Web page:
In light of the gruesome injury sustained by Paul George in Friday’s USA Basketball Blue-White scrimmage, the debate within NBA circles has been dominated by international competition and whether our stars should participate in future events.


The Warriors have two finalists for the FIBA World Cup team, one with previous injury concerns and another that hasn’t missed one game during his three-year career due to injury. At least one is assuredly making the final roster, and there’s a solid chance that both end up making the team.


Stephen Curry is one the most marketable players in the league. He’s reached superstardom with his stellar play, he’s stayed out of trouble and is the unquestioned leader of a rising franchise in a flourishing market. He’s invaluable to the organization, a personality and talent that they can’t afford to lose. He is the franchise, and with his steal of a contract on the books the numbers will certainly not do him justice.


Klay Thompson, formerly known as Curry’s sidekick, is building quite the career of his own as he enters his fourth season. Previously known as simply a sharpshooter with size, Thompson has learned to harness his skills to become of the best two-way guards in the league. He’s the other Splash Brother, but make no mistake: with the team opting not to include him in a deal for Kevin Love, the pressure on Thompson will never be greater.


The injury to Paul George shed light on how dangerous any non-team basketball activities bring to players, in this international play. Mark Cuban is the loudest voice in this defense. Players are investments to these owners, and some investments are worth more than others. Curry and Thompson are the cornerstone of the Warriors, and there is serious risk associated with having them compete in the FIBA World Cup.


But, those risks aren’t enough for us to suddenly clamor for their resignation from this summer competition. The rigor of international play will be greatly beneficial to both Curry and Thompson, and while George’s injury raises every white flag possible, it was merely a troubling anomaly in what is normally a hub for the highest of talent development.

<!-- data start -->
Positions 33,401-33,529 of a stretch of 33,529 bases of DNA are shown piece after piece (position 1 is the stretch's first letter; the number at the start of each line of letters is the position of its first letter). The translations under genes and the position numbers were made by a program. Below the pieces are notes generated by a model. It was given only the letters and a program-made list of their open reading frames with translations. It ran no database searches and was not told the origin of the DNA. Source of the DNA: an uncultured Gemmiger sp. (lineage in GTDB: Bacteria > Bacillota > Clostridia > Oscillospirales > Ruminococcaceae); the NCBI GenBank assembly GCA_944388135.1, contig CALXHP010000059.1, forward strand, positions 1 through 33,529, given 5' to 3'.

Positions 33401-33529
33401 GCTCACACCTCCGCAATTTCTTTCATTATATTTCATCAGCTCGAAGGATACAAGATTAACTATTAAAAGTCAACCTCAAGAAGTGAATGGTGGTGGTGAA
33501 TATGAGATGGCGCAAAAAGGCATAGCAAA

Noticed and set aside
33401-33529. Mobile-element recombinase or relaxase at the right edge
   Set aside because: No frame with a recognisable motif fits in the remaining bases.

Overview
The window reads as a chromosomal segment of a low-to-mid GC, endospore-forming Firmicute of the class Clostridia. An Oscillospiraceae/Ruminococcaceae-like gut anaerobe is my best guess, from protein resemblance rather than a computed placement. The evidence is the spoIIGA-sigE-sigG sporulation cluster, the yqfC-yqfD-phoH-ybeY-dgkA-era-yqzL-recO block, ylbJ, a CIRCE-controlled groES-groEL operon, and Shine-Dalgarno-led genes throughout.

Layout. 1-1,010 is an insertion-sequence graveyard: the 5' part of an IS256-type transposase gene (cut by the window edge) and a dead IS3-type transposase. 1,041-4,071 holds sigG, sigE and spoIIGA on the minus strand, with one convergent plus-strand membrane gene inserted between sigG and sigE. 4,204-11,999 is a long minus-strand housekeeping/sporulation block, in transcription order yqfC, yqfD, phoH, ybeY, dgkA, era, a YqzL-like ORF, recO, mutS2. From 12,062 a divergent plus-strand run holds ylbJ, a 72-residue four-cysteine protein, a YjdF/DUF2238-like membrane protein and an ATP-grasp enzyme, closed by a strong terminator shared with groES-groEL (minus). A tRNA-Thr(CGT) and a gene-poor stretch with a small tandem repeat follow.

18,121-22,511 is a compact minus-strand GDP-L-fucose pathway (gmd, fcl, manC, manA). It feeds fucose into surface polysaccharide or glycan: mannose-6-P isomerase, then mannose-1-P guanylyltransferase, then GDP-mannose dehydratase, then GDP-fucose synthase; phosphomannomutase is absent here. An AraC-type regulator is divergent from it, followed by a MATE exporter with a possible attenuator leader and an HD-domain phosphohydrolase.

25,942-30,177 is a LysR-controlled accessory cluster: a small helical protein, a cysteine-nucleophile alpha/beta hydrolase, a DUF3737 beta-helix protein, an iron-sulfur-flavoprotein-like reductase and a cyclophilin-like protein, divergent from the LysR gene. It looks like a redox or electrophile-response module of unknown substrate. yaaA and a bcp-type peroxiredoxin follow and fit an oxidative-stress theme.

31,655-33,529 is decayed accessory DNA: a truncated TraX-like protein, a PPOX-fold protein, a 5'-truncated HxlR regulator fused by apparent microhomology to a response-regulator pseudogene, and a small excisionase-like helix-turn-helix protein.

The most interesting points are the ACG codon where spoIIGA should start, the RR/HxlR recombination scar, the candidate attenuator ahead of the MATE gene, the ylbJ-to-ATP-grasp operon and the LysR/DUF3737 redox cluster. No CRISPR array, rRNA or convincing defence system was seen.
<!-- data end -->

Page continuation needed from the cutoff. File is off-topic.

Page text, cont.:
Not every star decides to play in the FIBA World Cup, however: LeBron James, Chris Paul, Blake Griffin, Dwight Howard, Russell Westbrook, LaMarcus Aldridge and most recently Kevin Love have all decided against playing for one reason or another. Whether it was previous injury concerns, prior commitments or trade rumors, these are legitimate reasons.


Many, if not all of those names will compete for the United States in the Olympics, but FIBA is simply not on that level yet. The World Cup — formerly the World Championships — have now become the ideal tournament for those wishing to improve their own game with higher stakes and a grueling decision process. Instead of practicing in the gym or competing in exhibition games they’re playing Brazil, France or Spain; professional players who aren’t household names in America but provide our players with enough talent to challenge them to strive to be better players themselves.


This is why Stephen Curry and Klay Thompson shouldn’t even entertain the idea of withdrawing from this summer’s contest. Paul George’s injury shouldn’t dissuade both Splash Brothers from competing at the highest level. Even with Curry’s history, the risk of injury is present any time a player laces his shoes. Thompson, an evolving talent, can only benefit from playing against the likes of James Harden, Derrick Rose, Kyrie Irving and others. As we know, Thompson guards those type of players on a regular basis during the season, so why not continue to improve on that aspect of his game for two weeks during the summer?


Curry has proven himself to be a force as a point-guard, elevating himself to the elite for the position. He’s competed in international competition before, but never as the focal point. With a guard-heavy lineup on deck for this particular team, Curry has the opportunity to flourish in two positions. This team will play small, and with Curry a near-lock to make the team his versatility will be a welcome sight for Mike Krzyzewski.


Their profiles as players and personalities are growing, and Team USA is the perfect arena to grow in both. The austerity of international play will only help both players for the development of their own games, presenting them with a challenge they wouldn’t normally see during this time of the season. It’s not just improvement, but maturation. Both are ready to contribute to the program in different ways, and this wouldn’t be the case had they been invited simply by merit.


Team USA is an honor for any player, and neither Curry nor Thompson should let this opportunity slip away.